The Role of Compensatory Adaptations and Individual Variability in Exercise Prescription
AbstractPhysical inactivity is a major risk factor for public health. Due to the decline in physical demands of daily living exercise becomes an increasingly important contributor to an active lifestyle. The evidence on health benefits of exercise, particularly regarding weight loss, however, remains equivocal. In addition to lack of adherence to an exercise program, participants display behavioral and physiological adaptations that potentially mitigate exercise-induced health benefits. Specifically, a reduction in non-exercise physical activity (PA) and/or an increase in energy intake along with metabolic adaptations have been suggested to affect exercise-induced health benefits. There is also a large inter-individual variability, which makes some participants more receptive to exercise-induced weight loss than others. Even in the absence of weight loss exercise, however, provides various health benefits such as an increase in cardiorespiratory fitness, beneficial changes in blood lipids and blood pressure. In fact, some of these benefits have been more pronounced in participants who did not experience weight loss. In order to enhance the understanding of the role of exercise in health promotion a better understanding of compensatory adaptations is needed along with an identification of characteristics that contribute to inter-individual variability in response to exercise interventions. View Full-Text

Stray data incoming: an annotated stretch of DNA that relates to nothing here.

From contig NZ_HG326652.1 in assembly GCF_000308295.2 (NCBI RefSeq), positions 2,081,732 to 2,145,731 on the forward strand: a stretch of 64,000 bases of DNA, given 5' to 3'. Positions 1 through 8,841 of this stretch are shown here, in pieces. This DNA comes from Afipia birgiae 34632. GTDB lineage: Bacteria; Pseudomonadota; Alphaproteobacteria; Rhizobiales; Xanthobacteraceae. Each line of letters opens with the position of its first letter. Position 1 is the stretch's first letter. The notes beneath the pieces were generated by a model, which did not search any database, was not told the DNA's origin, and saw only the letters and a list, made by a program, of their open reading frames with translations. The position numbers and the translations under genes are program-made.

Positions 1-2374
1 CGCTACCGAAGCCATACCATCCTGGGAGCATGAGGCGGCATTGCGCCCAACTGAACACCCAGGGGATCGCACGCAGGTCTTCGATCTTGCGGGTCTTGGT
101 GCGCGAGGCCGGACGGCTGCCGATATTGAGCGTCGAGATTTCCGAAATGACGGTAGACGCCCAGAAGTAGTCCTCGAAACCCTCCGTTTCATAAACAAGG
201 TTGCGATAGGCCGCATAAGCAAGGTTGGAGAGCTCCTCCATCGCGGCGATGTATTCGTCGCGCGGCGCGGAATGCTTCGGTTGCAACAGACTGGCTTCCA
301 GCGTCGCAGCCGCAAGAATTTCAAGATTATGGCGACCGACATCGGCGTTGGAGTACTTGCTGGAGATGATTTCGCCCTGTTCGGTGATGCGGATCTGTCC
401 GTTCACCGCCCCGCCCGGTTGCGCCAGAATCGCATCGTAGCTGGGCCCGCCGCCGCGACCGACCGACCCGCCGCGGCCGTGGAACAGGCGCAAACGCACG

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Drenowatz, C. The Role of Compensatory Adaptations and Individual Variability in Exercise Prescription. J. Funct. Morphol. Kinesiol. 2016, 1, 230-239.
Drenowatz C. The Role of Compensatory Adaptations and Individual Variability in Exercise Prescription. Journal of Functional Morphology and Kinesiology. 2016; 1(2):230-239.Chicago/Turabian Style
Drenowatz, Clemens. 2016. "The Role of Compensatory Adaptations and Individual Variability in Exercise Prescription." J. Funct. Morphol. Kinesiol. 1, no. 2: 230-239.